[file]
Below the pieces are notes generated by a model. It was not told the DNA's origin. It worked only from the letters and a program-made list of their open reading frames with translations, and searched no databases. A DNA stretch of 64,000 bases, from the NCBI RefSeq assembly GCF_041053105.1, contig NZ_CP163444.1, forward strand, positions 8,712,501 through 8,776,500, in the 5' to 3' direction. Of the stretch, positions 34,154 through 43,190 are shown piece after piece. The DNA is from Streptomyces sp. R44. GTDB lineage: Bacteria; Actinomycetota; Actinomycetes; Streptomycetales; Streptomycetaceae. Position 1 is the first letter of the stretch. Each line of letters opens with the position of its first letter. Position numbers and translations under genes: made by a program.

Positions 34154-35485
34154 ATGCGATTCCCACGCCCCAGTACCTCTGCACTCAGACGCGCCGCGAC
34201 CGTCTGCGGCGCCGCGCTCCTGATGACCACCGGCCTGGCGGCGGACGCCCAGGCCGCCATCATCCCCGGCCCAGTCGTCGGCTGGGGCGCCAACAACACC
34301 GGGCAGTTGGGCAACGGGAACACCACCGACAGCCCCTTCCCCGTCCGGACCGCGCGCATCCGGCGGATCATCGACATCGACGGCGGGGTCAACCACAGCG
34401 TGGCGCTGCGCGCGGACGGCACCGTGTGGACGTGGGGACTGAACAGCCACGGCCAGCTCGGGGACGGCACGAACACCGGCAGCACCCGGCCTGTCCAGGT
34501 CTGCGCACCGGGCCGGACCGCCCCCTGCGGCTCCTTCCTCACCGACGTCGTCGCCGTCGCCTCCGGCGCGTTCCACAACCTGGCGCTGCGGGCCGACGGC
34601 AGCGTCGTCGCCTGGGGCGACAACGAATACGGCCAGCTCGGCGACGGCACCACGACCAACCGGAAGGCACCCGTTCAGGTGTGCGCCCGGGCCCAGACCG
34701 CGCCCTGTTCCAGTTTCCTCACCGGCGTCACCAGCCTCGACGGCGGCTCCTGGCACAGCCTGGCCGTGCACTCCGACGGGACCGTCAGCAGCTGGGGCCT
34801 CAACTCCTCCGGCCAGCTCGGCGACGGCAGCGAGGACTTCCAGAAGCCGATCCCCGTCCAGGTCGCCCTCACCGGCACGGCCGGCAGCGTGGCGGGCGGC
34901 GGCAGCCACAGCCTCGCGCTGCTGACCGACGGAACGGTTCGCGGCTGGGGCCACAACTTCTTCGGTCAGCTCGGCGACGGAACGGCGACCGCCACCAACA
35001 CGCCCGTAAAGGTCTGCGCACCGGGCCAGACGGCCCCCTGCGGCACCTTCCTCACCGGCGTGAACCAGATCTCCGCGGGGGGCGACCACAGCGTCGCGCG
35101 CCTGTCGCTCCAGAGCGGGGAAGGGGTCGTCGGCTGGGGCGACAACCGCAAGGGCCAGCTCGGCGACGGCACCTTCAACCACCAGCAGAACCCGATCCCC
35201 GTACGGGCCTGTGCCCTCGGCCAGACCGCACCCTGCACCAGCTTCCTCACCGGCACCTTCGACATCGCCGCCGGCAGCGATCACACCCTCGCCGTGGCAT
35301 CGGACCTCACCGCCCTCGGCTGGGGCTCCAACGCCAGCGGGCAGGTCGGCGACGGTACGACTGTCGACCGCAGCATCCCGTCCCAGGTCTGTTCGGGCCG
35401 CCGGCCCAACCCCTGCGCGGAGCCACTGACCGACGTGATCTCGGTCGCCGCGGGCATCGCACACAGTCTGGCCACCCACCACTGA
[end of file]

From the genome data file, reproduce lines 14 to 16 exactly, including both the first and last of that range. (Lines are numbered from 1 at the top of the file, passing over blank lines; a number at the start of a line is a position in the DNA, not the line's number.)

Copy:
35201 GTACGGGCCTGTGCCCTCGGCCAGACCGCACCCTGCACCAGCTTCCTCACCGGCACCTTCGACATCGCCGCCGGCAGCGATCACACCCTCGCCGTGGCAT
35301 CGGACCTCACCGCCCTCGGCTGGGGCTCCAACGCCAGCGGGCAGGTCGGCGACGGTACGACTGTCGACCGCAGCATCCCGTCCCAGGTCTGTTCGGGCCG
35401 CCGGCCCAACCCCTGCGCGGAGCCACTGACCGACGTGATCTCGGTCGCCGCGGGCATCGCACACAGTCTGGCCACCCACCACTGA